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Mission 2019: Amit Shah aims to wean away Yadav votes from SP

Ongoing social outreach programme for the Yadavs in UP will help BJP in meeting its target

Virendra Singh Rawat  |  Lucknow 

BJP, Amit Shah, Yodi Adityanath
Uttar Pradesh Chief Minister Yogi Aditiyanath and BJP President Amit Shah wave at their supporters after having lunch at a party worker's residence in Lucknow on Sunday. (Photo: PTI)

The ruling party, Bharatiya Janata Party (BJP), in has decided to dilute the vote bank of its rival Samajwadi Party (SP) through its ongoing social outreach programme for the Yadav community in the state.
 
had, during the state assembly elections, followed a similar policy for the Mayawati-led Bahujan Samaj Party (BSP) and reaped electoral benefits in successive polls, thereby, reflecting a severe erosion in the latter’s electoral base.

On Saturday, President arrived at Lucknow for his three-day visit in the city. His arrival was followed by the resignation of three state legislators from the legislative council. Out of them, two belonged to Akhilesh Yadav’s party, while one hailed from

As part of the party’s ongoing social outreach programme, Shah visited the residence of a booth-level party worker and shared a meal with Sonu Yadav’s family.

The president was accompanied by CM and other senior party leaders during his visit in the outskirts of the state capital.

leaders have been taking measures to expand their support base across the country. The party seems to be gaining from such endeavours, even as rival parties are faced with the issue of legislators deserting parent outfits across the country.

The measures could help the ruling party in the 2019 elections, when Prime Minister is likely to seek a re-election. UP, being the largest state, accounts for the maximum number of seats (80) in the lower house of the Parliament. During the 2014 elections, the state had added around 73 seats to the kitty. 

In UP, while has been able to consolidate its support base across different castes, including dalits and backward castes, the Yadavs- one of the most dominant backward communities in the state, has stood firm with so far.  The community regards SP’s patron, Mulayam Singh Yadav, as its de facto leader in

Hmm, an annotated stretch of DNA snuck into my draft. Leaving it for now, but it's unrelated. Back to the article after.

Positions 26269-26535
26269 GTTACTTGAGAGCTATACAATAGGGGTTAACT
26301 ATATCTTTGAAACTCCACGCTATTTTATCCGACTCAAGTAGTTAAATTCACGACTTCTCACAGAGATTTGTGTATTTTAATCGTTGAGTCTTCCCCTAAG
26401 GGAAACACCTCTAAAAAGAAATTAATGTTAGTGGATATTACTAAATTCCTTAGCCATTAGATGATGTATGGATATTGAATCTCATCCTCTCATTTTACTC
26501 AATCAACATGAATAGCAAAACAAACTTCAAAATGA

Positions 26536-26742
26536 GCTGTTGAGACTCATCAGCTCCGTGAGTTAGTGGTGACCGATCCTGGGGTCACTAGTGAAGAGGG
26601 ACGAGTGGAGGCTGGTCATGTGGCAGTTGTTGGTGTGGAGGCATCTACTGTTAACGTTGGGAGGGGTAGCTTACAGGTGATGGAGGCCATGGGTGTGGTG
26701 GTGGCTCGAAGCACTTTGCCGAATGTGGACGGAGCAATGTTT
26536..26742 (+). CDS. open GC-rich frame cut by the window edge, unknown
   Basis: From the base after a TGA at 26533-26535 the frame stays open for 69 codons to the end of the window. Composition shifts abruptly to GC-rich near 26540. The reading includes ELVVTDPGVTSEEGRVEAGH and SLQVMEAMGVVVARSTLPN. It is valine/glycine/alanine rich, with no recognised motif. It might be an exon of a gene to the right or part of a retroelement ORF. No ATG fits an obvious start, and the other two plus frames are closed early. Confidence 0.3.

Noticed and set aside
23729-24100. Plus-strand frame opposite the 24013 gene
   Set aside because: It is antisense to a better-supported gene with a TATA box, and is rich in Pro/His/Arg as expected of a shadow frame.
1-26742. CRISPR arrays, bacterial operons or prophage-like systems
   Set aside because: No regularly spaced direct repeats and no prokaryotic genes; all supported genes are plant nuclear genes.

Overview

Currently, the backward castes account for around 45 per cent of the total number of eligible voters in Out of this, around 9 per cent is constituted by the Yadavs. 

Meanwhile, increasing rift within the erstwhile ruling has been a major cause of concern for the opposition party. In the recently concluded Presidential elections as well, schisms were visible with the Mulayam camp openly supporting BJP’s Ram Nath Kovind.

Akhilesh and Mayawati, on their part, trained guns on for allegedly orchestrating the resignations in the party. Akhilesh claimed was jittery to face the by-poll to elect their five ministers, including Yogi, to Vidhan Sabha, since they were still not members of either house of legislature and which is mandatory within 6 months of assuming public office.

Adityanath along with four other state ministers are yet to be elected members of the legislature. All five need to be elected into either the Vidhan Sabha or the Vidhan Parishad by September 19.

Meanwhile, there are speculations that the present situation in the region may lead to more legislators deserting the parent camps, as far as the opposition parties are concerned.
 
Reports of Shivpal Yadav joining the Nitish Kumar-led Janata Dal (United) are also being floated. This could further weaken the Akhilesh camp and provide an alternative to the disgruntled party leaders, including some members of his own Yadav clan following the bitter power struggle.

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